Is there philosophy of humor? I want to know if any professional philosophers have written on the necessary and sufficient conditions for quality comedic material.

You might look at the essay on "Humour" by J. Levinson in the Routledge Encylcopedia of Philosophy . If you are at a college or university that has a subscription to this encylopedia, you can access the article online at #

I have always been wondering whether the behaviours of philosophers in daily life are greatly influenced or even somehow dominated by their study, e.g. when he/she is buying a T-shirt, will he/she keep thinking this shirt is not red as people normally think but some kind of colour that could never be discovered and described or will he/she think of whether all the things still exist inside of the room everytime he/she leaves the room and closes the door? These may not be good examples but I hope I have made myself clear. Thanks!

This question reminds me of a passage from Hume in his Treatise . First Hume works himself up about the problem of skepticism: "Where am I, or what? From what causes do I derive my existence, and to what condition shall I return? Whose favour shall I court, and whose anger must I dread? What beings surround me? and on whom have I any influence, or who have any influence on me? I am confounded with all these questions, and begin to fancy myself in the most deplorable condition imaginable, inviron'd with the deepest darkness, and utterly depriv'd of the use of every member and faculty." But he then steps back and notes the following: "Most fortunately it happens, that since reason is incapable of dispelling these clouds, nature herself suffices to that purpose, and cures me of this philosophical melancholy and delirium ... I dine, I play a game of back-gammon, I converse, and am merry with my friends; and when after three or four hour's amusement, I wou'd return to these...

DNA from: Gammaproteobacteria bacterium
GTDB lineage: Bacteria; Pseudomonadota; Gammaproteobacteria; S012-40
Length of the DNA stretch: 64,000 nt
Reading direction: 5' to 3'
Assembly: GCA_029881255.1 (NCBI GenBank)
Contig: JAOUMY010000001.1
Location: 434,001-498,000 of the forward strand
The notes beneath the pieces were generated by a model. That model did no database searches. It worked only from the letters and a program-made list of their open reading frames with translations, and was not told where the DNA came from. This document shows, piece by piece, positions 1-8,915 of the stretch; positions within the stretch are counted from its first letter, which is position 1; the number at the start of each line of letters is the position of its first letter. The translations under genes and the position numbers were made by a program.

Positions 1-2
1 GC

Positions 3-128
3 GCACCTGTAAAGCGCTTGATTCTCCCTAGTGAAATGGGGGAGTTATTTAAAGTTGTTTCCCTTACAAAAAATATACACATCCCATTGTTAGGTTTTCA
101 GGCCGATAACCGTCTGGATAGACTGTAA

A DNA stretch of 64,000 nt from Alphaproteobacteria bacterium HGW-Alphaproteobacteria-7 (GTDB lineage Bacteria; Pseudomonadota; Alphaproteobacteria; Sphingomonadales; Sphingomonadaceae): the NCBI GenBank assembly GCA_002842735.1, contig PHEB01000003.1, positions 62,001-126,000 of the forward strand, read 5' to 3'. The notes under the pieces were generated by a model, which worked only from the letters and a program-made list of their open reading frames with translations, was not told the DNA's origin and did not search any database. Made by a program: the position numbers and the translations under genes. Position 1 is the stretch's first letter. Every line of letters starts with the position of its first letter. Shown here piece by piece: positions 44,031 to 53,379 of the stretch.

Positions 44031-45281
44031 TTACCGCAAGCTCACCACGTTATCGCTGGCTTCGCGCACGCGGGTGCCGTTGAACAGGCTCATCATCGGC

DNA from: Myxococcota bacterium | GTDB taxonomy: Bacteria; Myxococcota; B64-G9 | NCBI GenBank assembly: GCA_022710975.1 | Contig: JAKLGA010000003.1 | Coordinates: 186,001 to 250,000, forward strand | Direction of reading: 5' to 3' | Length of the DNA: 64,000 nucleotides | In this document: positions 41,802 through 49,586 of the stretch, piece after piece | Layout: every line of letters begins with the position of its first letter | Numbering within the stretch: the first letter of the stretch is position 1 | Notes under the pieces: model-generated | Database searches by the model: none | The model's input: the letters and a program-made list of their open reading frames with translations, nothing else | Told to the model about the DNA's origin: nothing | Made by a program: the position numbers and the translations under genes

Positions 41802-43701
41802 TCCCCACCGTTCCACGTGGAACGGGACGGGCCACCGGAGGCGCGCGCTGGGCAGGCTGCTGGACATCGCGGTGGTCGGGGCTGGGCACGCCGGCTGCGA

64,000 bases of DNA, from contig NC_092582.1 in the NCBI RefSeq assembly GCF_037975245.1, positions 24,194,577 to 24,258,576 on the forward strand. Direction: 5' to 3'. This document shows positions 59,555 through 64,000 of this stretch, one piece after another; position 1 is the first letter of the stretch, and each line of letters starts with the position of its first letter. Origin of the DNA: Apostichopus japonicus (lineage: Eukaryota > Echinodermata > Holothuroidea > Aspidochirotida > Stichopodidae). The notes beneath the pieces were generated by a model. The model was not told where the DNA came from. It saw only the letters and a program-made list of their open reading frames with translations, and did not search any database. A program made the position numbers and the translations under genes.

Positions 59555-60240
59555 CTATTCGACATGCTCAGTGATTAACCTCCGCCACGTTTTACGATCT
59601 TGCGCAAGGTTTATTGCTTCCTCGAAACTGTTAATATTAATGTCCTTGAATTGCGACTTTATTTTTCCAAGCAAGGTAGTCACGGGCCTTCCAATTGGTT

It seems to me that one of the things that philosophy does, at least for me, a beginner, is to expose mysteries where I thought there were none. Do any of you feel the same way, do you like that chill up your spine when you realize what you thought was self-evident might not be? Is the feeling that you have solved the problem more exciting than the feeling of wonder?

I think this feeling of wonder is common among philosophers. It's one of the things that attracted me to philosophy in the first place. And many philosophers have commented on this phenomenon -- e.g., William James in Some Problems of Philosophy : Philosophy, beginning in wonder ... is able to fancy everything different from what it is. It sees the familiar as if it were strange, and the strange as if it were familiar. It can take things up and lay them down again. Its mind is full of air that plays round every subject. It rouses us from our native dogmatic slumber and breaks up our caked prejudices.... [A person] with no philosophy in him is the most inauspicious and unprofitable of all possible social mates.